First Sunday of Lent, and the Great Litany in Procession.
A long nap instead of lunch.
Phone visit with a dear and long-time friend.
Three hours of work at the office.
A pleasant recital at 4 in Moore Auditorium.
Two loads of laundry.
Steak and baked potato for dinner.
Evening Prayer for Lent I.
Samson is now needing attention and pampering. My fireplace calls.
And so another Sunday ends.
Truth be told, I only had off eight working days over the past two fortnights. Such is the life of an administrator.
And over the holiday break between semesters, I’ve dealt with a dozen and a half church services, a few days away with family, a leak in the bathroom, a dead dishwasher, cabinets falling off the kitchen wall, and prep for the foundation repair that starts tomorrow.
Three Webster kids descended at 5.25 p.m. tonight to help. Twenty minutes later, they had moved everything in the basement that needed moving. I fed them homemade lasagna and panna cotta in thanks.
I also coached five students today on audition music for tomorrow’s theatre auditions at Webster.
Tonight? Downton Abbey, and putting my latest choral music in Finale.
Pics from the week:
1. Six days prior to Christmas, the kitchen cabinets almost came a-tumblin’ down.
2. Five days prior to Christmas, the dishwasher is on the fritz.
3. Four days prior to Christmas, a pipe in the basement has a leak.
4. A week after Christmas, I pay the down-payment on the foundation repair. I could be buying a new car for what this costs.
5. A week after Christmas, I sign a contract on a new roof for the back porch, and for some repairs on the garage, including security upgrades.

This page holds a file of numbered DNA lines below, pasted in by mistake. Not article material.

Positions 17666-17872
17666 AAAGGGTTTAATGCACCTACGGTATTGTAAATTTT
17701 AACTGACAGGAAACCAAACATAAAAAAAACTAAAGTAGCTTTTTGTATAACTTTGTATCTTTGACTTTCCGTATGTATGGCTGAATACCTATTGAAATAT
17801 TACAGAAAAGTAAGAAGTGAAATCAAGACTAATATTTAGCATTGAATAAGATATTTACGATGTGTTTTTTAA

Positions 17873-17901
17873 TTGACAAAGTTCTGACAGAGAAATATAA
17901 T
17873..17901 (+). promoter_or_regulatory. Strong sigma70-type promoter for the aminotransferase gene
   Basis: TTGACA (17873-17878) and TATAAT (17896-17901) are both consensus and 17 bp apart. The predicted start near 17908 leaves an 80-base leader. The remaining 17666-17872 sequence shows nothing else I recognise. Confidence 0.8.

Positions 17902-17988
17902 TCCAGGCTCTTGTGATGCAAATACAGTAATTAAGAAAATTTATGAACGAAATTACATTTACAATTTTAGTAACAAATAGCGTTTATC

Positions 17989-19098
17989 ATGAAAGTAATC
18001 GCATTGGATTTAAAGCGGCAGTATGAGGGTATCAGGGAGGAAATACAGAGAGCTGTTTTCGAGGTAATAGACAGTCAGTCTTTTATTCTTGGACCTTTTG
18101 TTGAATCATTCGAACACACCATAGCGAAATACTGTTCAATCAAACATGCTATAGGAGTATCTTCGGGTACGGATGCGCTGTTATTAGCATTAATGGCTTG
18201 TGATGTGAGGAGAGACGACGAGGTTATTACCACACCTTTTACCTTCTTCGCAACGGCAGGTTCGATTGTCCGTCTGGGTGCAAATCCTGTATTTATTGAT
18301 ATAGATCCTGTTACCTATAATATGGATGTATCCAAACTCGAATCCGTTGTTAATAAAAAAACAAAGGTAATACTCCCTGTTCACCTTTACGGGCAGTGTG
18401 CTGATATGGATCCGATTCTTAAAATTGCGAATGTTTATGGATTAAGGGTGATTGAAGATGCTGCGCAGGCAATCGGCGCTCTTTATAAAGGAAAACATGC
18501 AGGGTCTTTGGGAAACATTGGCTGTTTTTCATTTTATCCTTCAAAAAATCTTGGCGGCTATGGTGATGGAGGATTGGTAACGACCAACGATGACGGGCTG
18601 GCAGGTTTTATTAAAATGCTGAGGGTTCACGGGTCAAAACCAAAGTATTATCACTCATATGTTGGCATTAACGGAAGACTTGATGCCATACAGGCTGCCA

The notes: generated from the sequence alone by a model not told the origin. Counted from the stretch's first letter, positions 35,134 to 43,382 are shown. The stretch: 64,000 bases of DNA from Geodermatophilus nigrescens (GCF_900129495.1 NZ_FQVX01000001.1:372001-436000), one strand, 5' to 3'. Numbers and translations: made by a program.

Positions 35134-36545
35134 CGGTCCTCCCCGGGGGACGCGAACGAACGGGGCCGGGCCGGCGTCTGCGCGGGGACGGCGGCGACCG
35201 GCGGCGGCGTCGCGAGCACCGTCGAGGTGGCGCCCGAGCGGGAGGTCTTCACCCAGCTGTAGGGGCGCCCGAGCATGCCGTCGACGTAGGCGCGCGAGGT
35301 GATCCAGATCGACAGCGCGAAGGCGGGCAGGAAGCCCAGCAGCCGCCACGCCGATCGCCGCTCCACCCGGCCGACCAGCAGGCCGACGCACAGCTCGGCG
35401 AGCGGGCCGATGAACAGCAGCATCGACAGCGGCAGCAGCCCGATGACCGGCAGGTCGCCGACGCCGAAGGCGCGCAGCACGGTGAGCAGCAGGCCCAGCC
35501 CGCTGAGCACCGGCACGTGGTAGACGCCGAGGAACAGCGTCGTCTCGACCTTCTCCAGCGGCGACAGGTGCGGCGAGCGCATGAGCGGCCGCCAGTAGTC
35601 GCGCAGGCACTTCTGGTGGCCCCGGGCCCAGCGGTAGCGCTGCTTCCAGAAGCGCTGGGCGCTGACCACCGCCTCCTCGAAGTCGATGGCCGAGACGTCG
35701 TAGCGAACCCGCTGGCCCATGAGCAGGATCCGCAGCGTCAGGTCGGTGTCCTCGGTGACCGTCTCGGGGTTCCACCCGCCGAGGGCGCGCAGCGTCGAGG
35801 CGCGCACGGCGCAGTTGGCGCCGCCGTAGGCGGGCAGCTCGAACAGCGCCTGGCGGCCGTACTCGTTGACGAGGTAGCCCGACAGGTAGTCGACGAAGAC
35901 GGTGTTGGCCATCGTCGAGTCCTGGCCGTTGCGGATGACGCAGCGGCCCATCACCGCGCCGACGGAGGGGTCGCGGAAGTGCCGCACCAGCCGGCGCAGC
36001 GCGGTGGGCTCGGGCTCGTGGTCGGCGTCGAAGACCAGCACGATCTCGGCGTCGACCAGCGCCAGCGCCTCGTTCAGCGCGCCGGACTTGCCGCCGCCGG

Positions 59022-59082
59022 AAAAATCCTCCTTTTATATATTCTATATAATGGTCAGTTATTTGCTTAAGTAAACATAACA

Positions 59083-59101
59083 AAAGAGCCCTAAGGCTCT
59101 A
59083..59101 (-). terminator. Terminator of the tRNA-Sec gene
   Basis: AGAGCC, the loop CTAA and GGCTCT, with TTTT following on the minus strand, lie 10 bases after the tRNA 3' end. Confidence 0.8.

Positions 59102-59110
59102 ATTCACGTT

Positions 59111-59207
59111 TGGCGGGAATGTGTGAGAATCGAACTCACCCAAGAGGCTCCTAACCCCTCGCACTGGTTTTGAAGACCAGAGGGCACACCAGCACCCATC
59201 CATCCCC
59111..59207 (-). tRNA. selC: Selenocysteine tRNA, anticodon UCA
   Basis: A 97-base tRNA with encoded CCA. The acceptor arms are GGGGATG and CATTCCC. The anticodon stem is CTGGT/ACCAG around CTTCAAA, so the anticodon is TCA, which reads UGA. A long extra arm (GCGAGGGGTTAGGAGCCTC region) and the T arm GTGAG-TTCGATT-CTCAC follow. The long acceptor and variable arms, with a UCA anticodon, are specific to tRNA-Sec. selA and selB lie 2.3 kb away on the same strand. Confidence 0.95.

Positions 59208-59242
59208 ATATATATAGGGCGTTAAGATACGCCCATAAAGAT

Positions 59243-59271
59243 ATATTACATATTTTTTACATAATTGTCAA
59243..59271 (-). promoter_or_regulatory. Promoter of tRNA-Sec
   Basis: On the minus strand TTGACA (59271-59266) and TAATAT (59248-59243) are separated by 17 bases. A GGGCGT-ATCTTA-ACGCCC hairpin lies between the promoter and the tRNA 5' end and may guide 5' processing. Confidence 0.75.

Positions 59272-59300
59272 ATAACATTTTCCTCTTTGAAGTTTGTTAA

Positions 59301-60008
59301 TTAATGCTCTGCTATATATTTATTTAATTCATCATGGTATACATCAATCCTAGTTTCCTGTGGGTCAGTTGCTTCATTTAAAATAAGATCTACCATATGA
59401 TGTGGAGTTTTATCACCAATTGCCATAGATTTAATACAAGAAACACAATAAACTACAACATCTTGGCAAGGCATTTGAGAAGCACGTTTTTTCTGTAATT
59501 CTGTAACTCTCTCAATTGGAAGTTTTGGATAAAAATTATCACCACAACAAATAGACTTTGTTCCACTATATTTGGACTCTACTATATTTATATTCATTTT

6. A week after Christmas, on the very same day as 4. and 5. above, I am standing in five inches of water in the bathtub by the time the shower is over.
7. A week after Christmas, yet the same day, the reputable plumber puts his snake through an aging pipe, and I have nasty water running through the dining room ceiling and onto the floor. And a promise that some new plumbing (and tearing up of the upstairs bathroom floor) is going to occur very soon. And I’m without a shower at home.
On this day, the UN announced that the death toll in Syria is now over 60,000. My little problems are petty, although irksome. I’m grateful that I have the blessing of the financial wherewithal to deal with these problems. If I have to work for another year or two to pay the debt, then I’ll teach until I’m 80 rather than 77. Such is life.
Direct us, O Lord, in all our doings with thy most gracious favor, and further us with thy continual help; that in all our works begun, continued, and ended in thee, we may glorify thy holy Name, and finally, by thy mercy, obtain everlasting life; through Jesus Christ our Lord. Amen.
The holiday season has arrived at Chez Carter. Samson’s ornament is on the tree. Also on the tree are numerous ornaments created by mother, one painted by Aunt Esther many years ago, mementos of shows and casts, ornaments purchased on my various trips around the world, and gifts from students and friends over nearly 30 years of adult life. This tree is filled with memories as well as life. (But the tree itself, of course, is a pre-lit factory creation, most likely made in a shop in China.)
I live on a block of Lawn Place with very few children. Two doors down lives a high school girl. Way up on the other end lives a family with several schoolchildren. But most of us are single folk, or couples whose children have grown and moved.
But then there are the delightful two across the street. One of them was two years old when I moved here; she’s now starting school this year. And her younger brother is now a fast-moving two-year-old.
Three doors away, we now have a new addition to the neighborhood, as the couple there have welcomed a baby. Just this week I saw the father walking down the sidewalk, a little bundle of pink in his arms. He and talked for a few minutes; she’s one month old and adorable. I’ve seen both parents walking their daughter after a meal, just strolling on the sidewalk in this blessedly temperate weather, hoping for her to burp and then sleep.
I could get used to seeing families with small children on this block . . . .